Collaborative space for researchers, clinicians and industry
First space to open at the Sydney Biomedical Accelerator will allow researchers, clinicians and industry partners to generate ideas, form new partnerships and accelerate innovation.
The first stage of the $650 million Sydney Biomedical Accelerator (SBA) has been officially launched with the opening of the Innovation Hub at Royal Prince Alfred Hospital.
The SBA is a partnership between the University of Sydney, Sydney Local Health District (SLHD) and the NSW Government to create an Australian-first precinct that tackles some of our most complex health challenges, including cancer and neurodegenerative diseases, and position Sydney as a global leader in biomedical research.
It integrates fundamental research at the molecular and cellular level with clinical and patient-centred research and health outcomes at its core.
The Innovation Hub, which is in Royal Prince Alfred Hospital’s historic Gloucester House, is a collaborative space designed to bring together researchers, clinicians and academics with industry partners to generate ideas, form new partnerships and accelerate innovation development into the clinical environment.
Leveraging existing expertise across RPA and the University of Sydney, the Innovation Hub creates a platform for this expertise to connect with Industry.
This is the first step in creating a world-class research hub that will rival the world’s best, says Sydney Local Health District Chief Executive Dr Teresa Anderson AO.
“The opening of the Innovation Hub at Gloucester House is the start of something very special between two of Australia’s leading health institutions – SLHD and the University of Sydney,” Dr Anderson said.
“With patient-centred care at the heart of everything we do, the research undertaken at the SBA will be integral in solving critical health problems and providing better outcomes for our patients now and into the future.”
Professor Mark Scott, Vice-Chancellor and President of the University of Sydney said, “This launch is one of many exciting firsts as the SBA vision becomes a reality and the possibilities of this SLHD and University partnership, together with the NSW government, become tangible.”
“Critically, the Innovation Hub, by building on our startup successes and industry connections, will support our combined ambition to fast-track scientific discovery into health outcomes through innovative research and commercialisation.”
The SBA will comprise of three buildings that will physically link RPA with the University of Sydney, for the first time in its 140 years of partnership. The Innovation Hub is the first physical space of the Sydney Biomedical Accelerator (SBA) to be launched, using 800 square metres in what will become a 36,000m2 health, education and research precinct.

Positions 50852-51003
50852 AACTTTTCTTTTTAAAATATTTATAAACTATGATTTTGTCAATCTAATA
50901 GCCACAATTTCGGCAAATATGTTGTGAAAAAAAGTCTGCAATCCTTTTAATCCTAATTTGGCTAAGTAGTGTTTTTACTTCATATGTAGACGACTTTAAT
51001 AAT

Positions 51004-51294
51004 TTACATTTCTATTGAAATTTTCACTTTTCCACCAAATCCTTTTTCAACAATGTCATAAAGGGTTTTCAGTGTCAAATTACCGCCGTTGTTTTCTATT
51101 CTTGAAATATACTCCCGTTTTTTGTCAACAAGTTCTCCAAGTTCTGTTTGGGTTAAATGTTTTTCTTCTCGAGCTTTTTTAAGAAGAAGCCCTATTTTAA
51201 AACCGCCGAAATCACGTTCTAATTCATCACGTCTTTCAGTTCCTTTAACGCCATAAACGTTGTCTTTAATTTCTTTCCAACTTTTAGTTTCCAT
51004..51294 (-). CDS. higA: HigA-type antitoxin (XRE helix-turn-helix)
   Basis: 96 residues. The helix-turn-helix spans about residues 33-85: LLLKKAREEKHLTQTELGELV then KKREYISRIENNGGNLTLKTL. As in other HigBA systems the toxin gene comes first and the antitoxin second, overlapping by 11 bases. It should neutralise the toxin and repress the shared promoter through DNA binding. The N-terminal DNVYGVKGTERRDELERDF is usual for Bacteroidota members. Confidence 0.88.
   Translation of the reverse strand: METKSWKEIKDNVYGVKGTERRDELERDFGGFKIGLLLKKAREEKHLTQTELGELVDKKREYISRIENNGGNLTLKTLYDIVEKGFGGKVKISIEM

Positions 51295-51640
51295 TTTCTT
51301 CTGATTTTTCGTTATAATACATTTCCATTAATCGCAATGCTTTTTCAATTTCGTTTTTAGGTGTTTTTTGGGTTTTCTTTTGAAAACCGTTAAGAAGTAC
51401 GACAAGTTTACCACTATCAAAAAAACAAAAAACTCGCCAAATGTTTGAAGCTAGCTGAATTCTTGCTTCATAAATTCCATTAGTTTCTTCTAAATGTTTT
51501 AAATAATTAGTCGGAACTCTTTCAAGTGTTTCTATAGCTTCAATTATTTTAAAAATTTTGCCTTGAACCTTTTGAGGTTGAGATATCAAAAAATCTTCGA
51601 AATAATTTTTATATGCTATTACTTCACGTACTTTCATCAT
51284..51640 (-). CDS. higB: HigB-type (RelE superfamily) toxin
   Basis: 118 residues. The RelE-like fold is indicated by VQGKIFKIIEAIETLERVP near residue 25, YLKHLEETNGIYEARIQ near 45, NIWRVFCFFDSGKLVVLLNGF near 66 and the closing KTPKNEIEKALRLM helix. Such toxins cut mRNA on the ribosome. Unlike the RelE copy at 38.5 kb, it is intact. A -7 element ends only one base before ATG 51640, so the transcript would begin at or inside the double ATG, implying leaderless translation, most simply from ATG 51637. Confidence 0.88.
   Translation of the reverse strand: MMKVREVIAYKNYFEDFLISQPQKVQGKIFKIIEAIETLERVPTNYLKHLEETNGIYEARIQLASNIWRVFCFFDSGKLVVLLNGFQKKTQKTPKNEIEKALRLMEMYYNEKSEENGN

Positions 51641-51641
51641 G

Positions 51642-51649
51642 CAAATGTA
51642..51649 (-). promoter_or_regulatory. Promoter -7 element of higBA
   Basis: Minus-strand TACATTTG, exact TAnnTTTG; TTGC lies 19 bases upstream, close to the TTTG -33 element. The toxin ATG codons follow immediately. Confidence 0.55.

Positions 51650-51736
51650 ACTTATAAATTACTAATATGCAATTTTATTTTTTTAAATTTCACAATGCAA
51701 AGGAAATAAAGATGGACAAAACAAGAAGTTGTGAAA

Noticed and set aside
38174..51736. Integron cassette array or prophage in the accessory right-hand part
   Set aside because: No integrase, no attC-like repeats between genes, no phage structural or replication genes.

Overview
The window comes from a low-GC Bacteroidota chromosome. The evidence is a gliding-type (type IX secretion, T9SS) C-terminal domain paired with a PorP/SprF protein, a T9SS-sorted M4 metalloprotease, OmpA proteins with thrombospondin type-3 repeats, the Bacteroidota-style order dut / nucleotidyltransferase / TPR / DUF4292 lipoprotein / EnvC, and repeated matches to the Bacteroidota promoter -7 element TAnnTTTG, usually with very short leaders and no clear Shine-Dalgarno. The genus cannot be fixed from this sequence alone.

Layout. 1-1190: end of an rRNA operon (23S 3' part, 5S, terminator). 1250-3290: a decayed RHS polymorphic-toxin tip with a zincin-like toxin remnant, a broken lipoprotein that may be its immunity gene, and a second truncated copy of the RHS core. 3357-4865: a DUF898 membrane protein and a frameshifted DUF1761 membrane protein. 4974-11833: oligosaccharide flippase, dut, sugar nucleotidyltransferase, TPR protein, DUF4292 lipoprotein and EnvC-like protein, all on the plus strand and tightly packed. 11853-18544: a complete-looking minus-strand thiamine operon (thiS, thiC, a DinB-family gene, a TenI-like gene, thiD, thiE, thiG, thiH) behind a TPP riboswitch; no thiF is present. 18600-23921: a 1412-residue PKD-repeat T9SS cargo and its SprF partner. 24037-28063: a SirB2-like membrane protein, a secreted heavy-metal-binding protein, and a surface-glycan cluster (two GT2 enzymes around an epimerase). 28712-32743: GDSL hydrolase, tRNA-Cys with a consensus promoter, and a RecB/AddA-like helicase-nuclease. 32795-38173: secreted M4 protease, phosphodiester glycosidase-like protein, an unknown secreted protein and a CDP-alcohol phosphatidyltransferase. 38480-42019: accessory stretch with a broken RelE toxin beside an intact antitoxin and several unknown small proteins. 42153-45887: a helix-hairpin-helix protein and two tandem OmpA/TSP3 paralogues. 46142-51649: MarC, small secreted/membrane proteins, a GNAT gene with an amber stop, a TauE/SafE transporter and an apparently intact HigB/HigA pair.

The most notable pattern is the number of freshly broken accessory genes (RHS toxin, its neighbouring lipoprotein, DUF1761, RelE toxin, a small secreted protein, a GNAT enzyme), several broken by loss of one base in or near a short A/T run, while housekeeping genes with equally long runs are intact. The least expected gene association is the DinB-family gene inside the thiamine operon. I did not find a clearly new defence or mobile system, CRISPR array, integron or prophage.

Over 1200 biomedical researchers and clinician scientists will be located onsite at the SBA, including over 800 University of Sydney laboratory researchers and PhD students, over 300 clinical researchers from Sydney Local Health District, and 100 industry researchers when it is operational in 2027. The Centenary Institute is the SBA’s principal medical research institute.
SBA focuses its research on four themes:
programming molecules and cells to cure disease
preventing and reversing damage by discovering how to regenerate and repair cells and systems
learning how molecules and their interactions support and sustain human life
engineering devices to sense, monitor, and improve human health.
Partnership to build nation-leading biomedical precinct recognised
State-of-the-art biomedical research complex wins Partnership of the Year Award at Sydney Local Health District’s 2022 Innovation and Excellence Awards.
The Sydney Biomedical Accelerator (SBA), a partnership between the University of Sydney, the NSW Government and Sydney Local Health District, has been awarded the Partnership of the Year Award at Sydney Local Health District’s 2022 Innovation and Excellence Awards.
The University of Sydney today announced its largest ever capital investment, a landmark $478 million to build a nation leading biomedical precinct to fast-track research and patient care in New South Wales.
The Sydney Biomedical Accelerator (SBA) will create a first-in-Australia, 36,000m2 health, education, and research precinct co-located at Royal Prince Alfred Hospital and the University’s Camperdown campuses, within the Tech Central precinct. The Accelerator will tackle some of our most complex health challenges, including cancer and neurodegenerative diseases and position Sydney as a global leader in biomedical research.
Scientists at the Accelerator will conduct cutting edge research into the building blocks of life, regenerative medicine, drug discovery and medical device development and harness the latest in nanotechnology and gene and stem cell therapy to transform health outcomes in the state.